Earls Court

It’s the people that make a place.

When searching for the heart and soul of any area you have to remember that it’s down to the folks who inhabit a locality to turn it into more than just somewhere they hang their hat.

Earls Court is not quite Kensington and not quite Chelsea and, correspondingly, its residents are neither too genteel nor too staid. A community that has always moved to the beat of its own drums, the cross-section of individuals who are drawn to the mish-mash of cobbled mewses and the wealth of garden squares is telling.

Artists, writers and thespians, icons of fashion – past and present, rock gods and people’s princesses; directors of groundbreaking film and composers of seminal song have all found their homes here, in vibrant yet unpretentious surrounds.

And so it has been for centuries. Since the Earls Court Road was a winding lane flanked by Saxon farmland, land that was part of the ancient Manor of Kensington, under the Earls of Oxford and descendants of Aubrey de Vere; since the Domesday Book.

It was transformed in the mid 19th Century, when the Metropolitan District Railway station was built. This turned out to be a spark that ignited huge development in the area. By 1880 a fully-fledged neighbourhood had been erected and Earls Court became a densely populated and lively suburb.

Today Earls Court comprises a heady mix of past and present. The rich history shouldn’t be ignored as it goes a long way in helping us understand why the area retained such distinct character in the face of the more expected gentrification of the surrounding borough, Kensington & Chelsea.

With steady expansion progressing through the turn of the century, and with the advent and influx of the new Victorian middle classes, Earls Court became an epicentre of entertainment and fun. Home to a recently created Pleasure Ground that offered a real-life Cowboys and Indians show, live music, food, open-air theatre and a big wheel to rival our present day London Eye, it was now a renowned destination.

But World War II began and the celebrations halted. Everyone was to play their part in the war effort and Earls Court became the official outpost for the Polish Government in Exile. The President, Prime Minister, Government and at least 20,000 soldiers transferred to London; becoming an integral part of the fabric of Earls Court life by the time the war was over.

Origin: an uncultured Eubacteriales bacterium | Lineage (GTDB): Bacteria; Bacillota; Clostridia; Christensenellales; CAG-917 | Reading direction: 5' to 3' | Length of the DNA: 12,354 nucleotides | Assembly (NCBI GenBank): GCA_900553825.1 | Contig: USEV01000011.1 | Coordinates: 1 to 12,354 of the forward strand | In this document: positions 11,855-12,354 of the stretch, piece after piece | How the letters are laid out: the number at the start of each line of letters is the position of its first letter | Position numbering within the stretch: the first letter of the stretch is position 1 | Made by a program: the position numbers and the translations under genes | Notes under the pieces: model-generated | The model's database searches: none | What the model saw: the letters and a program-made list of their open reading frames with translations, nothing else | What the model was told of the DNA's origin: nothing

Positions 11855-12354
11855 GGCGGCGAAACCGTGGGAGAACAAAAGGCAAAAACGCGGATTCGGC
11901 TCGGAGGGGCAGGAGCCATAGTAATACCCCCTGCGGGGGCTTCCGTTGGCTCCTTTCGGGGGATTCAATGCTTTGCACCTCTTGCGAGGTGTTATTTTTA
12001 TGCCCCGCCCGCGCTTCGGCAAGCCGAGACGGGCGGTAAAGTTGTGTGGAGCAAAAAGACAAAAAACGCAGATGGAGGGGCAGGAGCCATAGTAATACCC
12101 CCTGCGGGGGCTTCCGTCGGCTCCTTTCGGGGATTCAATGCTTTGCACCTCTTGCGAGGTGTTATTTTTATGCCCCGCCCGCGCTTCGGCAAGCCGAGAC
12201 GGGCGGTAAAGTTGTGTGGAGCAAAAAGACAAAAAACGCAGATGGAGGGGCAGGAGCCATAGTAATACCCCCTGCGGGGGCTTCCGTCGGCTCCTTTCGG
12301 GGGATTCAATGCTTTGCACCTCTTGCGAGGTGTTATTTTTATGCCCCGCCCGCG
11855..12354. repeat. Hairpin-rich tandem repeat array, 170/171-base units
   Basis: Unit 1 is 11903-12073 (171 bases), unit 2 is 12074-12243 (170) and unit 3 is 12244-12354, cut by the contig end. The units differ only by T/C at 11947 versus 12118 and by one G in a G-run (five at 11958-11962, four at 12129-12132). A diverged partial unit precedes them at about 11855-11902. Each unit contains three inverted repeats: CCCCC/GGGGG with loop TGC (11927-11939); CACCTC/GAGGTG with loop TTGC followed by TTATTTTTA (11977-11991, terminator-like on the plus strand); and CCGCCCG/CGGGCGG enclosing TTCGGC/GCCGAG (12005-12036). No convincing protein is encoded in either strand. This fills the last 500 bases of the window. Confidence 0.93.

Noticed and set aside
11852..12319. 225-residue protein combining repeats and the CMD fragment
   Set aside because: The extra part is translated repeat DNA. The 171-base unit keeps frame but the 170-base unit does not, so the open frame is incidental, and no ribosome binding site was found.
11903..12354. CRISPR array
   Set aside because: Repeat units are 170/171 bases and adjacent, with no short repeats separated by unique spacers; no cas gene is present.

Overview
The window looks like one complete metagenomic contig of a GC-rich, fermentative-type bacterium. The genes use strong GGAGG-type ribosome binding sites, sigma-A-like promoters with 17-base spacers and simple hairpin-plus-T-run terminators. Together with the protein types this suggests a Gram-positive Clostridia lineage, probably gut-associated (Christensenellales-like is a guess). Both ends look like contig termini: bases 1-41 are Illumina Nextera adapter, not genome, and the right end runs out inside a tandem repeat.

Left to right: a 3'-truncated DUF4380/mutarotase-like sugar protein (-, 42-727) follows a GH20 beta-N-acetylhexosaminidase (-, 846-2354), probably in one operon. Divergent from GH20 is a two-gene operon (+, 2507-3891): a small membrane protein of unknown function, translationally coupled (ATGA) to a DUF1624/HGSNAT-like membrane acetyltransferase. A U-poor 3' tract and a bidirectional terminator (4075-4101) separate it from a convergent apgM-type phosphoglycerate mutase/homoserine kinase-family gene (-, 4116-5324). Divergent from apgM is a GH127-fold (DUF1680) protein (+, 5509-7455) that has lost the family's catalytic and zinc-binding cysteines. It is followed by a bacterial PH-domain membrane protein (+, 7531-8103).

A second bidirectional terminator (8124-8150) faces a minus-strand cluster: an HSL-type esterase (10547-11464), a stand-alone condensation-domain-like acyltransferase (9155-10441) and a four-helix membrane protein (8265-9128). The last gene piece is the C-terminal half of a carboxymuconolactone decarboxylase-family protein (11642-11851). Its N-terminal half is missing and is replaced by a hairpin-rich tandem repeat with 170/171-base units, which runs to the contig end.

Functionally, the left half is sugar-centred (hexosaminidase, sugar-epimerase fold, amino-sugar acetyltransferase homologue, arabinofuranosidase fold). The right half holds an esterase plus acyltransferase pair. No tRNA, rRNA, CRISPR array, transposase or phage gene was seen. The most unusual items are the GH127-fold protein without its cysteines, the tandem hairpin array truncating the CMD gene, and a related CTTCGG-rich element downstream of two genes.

Many of the soldiers were lawyers, judges and engineers, but it was only the doctors and pharmacists whose qualifications were eventually recognised. Taking up vocations such as cobbling and watch repair, a number of new Polish businesses emerged and flourished as a result, one or two of which remain to this day.

Nowadays, it is this type of traditional and family owned establishment that sets the mood in the village quarter. While larger chains dominate the main high street, offering convenience and consistency, there is a whole world of boutique businesses that line the side streets and present an astonishing variety of merchandise right on the doorstep.

Post war saw a more transient time for Earls Court with many properties being turned into hotels and hostels and the area itself becoming a gateway to the City of London, a landing platform from which to leap further into the capital.

However, another transformation began to occur throughout the district in the early seventies and continued all the way into the late nineties, one that would have a lasting effect on the area as a whole.

A large portion of London’s gay community took up residency in the region, purchasing multiple-occupancy properties and restoring them to their former glory. Hostels and bedsits became apartments and houses once more, and with the return of the more permanent resident local commerce thrived. Restaurants, bars and cafés quietly opened their doors to a growing crowd of loyal and regular patrons. Music venues, fringe theatre and art galleries also began to appear and prosper.

Like attracted like and fairly soon the fixed population of Earls Court had almost doubled. Now home to new families, young and ambitious city workers, an assortment of established artists, musicians, actors and entrepreneurs, the area was undergoing a gentrification of its very own. Residents were experiencing a truly unique slice of London city life mixed in seamlessly with a genuine village atmosphere; an experience that continues and evolves even now.

And once more the Earls Court landscape is set to undergo a change. A new development is underway, one that promises the creation of four new urban villages and a 21st century High Street. A potential for new growth, to further marry the past to the present and the future, and most importantly to welcome new people.

It’s the people that make a place.

By  Caroline Lofts